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Curriculum Vitae
The curriculum vitae (CV) is the most significant document in your academic application packet. The CV is a running record of your academic and professional achievements and experiences. Typically, CVs for doctoral candidates, postdocs, and recent grads are 2-6 pages. If you are having a difficult time getting started with your CV, check out the examples at the end of this handout and ask your advisors and mentors if you can see a copy of their CVs.

As you write or edit your CV, keep these tips in mind. Remember there is not one right way to compose your CV. Understand that the purpose of every document in your application packet is to show how you are passionate, forward-thinking, valuable, and a great match with the job description. Consider tailoring your CV for each job description. This takes time and energy but targeting your materials in the beginning should save you time in the end (in other words, you submit fewer applications and get a job in a shorter amount of time). Check with a faculty member or other colleague within your discipline because some fields have different expectations regarding CV format and/or content. Always have somebody proofread your materials before you send them out. Having a misspelled word on the first page of your vitae is a good way to get your materials discarded.

Your CV should be pleasing to the eye and easy to read. Search committees read dozens of CVs so you want to make their experience of reading your CV as pleasant as possible. Use 11 or 12 point font. Set your margins to approximately one inch. Make good use of white space so your achievements don’t run together. Don’t be afraid to bold, underline, or capitalize important information. Be consistent with how you use these formatting strategies throughout your CV. Put your name in bold letters one or two font sizes bigger than the rest of the CV. Include a header with your name and page number on each page in case the pages get separated. Do not use abbreviations and acronyms that may not be understood by individuals outside your university or discipline – spell out the words. People read left to right so place the most important information (title, organization) on the left and less important information (date, city) on the right. Do not write big blocks of wordy text. Do not print your CV on both sides of the paper (when your CV is copied for search committee members, the backsides might be overlooked). Print your CV on plain, white, heavyweight paper using a laser printer.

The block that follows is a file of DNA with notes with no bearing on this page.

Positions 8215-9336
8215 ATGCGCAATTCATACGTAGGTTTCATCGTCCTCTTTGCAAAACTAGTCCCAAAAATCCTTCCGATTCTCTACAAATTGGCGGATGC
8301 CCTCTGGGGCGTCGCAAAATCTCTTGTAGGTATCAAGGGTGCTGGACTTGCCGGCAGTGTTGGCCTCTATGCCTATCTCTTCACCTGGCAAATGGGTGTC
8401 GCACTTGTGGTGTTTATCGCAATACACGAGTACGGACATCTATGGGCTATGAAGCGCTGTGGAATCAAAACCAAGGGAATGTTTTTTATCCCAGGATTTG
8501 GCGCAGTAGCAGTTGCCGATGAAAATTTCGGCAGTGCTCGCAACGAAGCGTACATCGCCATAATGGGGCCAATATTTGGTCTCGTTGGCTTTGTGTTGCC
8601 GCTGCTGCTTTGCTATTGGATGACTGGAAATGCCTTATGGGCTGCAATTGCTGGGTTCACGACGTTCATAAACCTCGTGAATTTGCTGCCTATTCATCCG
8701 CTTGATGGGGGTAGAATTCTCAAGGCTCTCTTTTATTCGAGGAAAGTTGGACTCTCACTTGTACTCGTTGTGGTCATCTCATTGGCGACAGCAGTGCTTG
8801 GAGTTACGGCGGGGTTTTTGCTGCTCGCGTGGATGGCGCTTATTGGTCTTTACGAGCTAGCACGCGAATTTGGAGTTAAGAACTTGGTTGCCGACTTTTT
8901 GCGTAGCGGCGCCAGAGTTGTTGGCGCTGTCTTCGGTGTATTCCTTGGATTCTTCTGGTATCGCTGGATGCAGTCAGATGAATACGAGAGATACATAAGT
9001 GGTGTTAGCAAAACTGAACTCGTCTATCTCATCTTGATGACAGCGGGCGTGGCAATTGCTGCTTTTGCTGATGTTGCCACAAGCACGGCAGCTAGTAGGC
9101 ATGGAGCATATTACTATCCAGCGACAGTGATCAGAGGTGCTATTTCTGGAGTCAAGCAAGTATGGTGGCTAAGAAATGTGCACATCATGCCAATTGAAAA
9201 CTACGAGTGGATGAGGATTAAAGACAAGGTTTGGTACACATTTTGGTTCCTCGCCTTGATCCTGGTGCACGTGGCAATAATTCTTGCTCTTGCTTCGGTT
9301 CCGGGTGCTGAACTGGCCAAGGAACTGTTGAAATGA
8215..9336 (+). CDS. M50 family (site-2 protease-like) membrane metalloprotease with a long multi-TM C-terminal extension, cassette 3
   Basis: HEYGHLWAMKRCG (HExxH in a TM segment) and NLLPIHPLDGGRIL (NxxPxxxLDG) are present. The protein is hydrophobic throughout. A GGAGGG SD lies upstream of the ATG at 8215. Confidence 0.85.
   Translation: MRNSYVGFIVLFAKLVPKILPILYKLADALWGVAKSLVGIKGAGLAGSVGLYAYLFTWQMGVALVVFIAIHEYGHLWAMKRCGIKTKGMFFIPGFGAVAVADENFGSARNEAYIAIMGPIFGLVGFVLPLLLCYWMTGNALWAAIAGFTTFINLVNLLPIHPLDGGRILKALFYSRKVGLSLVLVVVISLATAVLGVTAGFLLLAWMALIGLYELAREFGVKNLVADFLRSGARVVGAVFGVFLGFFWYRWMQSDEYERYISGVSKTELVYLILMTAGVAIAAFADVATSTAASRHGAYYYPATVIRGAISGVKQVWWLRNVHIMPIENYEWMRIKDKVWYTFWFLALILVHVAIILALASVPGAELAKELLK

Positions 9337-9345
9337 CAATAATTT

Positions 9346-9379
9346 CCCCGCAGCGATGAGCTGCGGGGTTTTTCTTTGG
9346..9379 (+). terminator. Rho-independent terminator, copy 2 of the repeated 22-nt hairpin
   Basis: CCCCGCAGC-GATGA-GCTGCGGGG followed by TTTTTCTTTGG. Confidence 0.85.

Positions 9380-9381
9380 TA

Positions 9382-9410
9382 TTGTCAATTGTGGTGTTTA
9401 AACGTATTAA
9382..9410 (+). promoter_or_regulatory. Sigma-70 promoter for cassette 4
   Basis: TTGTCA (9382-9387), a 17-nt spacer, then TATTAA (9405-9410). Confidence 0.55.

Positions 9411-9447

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) Education: List your degrees. If you are ABD. field of study. Additionally. Honors/Awards/Fellowships/Grants: List your honors in reverse chronological order. home mailing address. if you want to include institutions you attended but from whom you did not receive a degree. etc. you should discuss your teaching experience before your research experience. etc. location.g. teaching. Finally. etc. if you have presented at many conferences. Here are a few guidelines.). based on relevance. professional affiliation. o For example. Selected from 1000 applicants for innovative teaching. the granting institution/organization. Defense scheduled for XX. topic. Check with somebody in your department. professional greeting. Include the title of your dissertation. and graduation date. the titles and order of the rest of your categories will vary based on your personal strengths and the job description. or other activities. you can include them here or in your “Research Experience” category. If you have won multiple awards. it is common to include your examination fields in the education section. you should divide your list of presentations into subcategories by location. The organization of your CV should be largely based on the job description. For each entry. consider dividing this section into subcategories such as research.). and one email address. it’s a good idea to list your campus address too. under the associated degree. Make sure your telephone answering machine has an appropriate. In some disciplines. Additionally. If you reliably receive mail on campus. while the reverse is true for research institutions. school. phone number. If you have received research grants. include your minor area of study if germane to the job description. typically in reverse chronological order. include the name of the award. While the first two categories are fairly standard across disciplines and job descriptions. Page 2 of 18 . and the date awarded. and perhaps your master’s thesis. If your current last name is different than the last name you used on publications. Four of five chapters completed. One of three awarded each academic year. if you are applying to a school that emphasizes teaching over research.ORGANIZATION You should organize your CV so that the most relevant and compelling information is near the beginning and the less pertinent information is near the end. For each entry. Also Known As.g. Split long lists into subcategories. You may choose to include the name of your chair and other committee members as well. consider adding a one-line description of the award to help others understand its significance (e. include the word ‘expected’ with your anticipated completion date and consider including a brief statement regarding the status of your dissertation so the search committee has some idea how realistic your anticipated completion date is (e. include degree type. You can decide. Contact information: Include your name (big and bold). CATEGORIES There are dozens of potential categories to include on your CV. you can include 1-2 sentences describing your topic if it might help you convey your fit with the position or the unique value you can contribute to the department. o For instance. presentations. List memberships in honorary societies in this section as well. Organize the entries within each section in reverse chronological order. and academic achievement. etc. you may include a statement to this effect in this section (Previously Known As.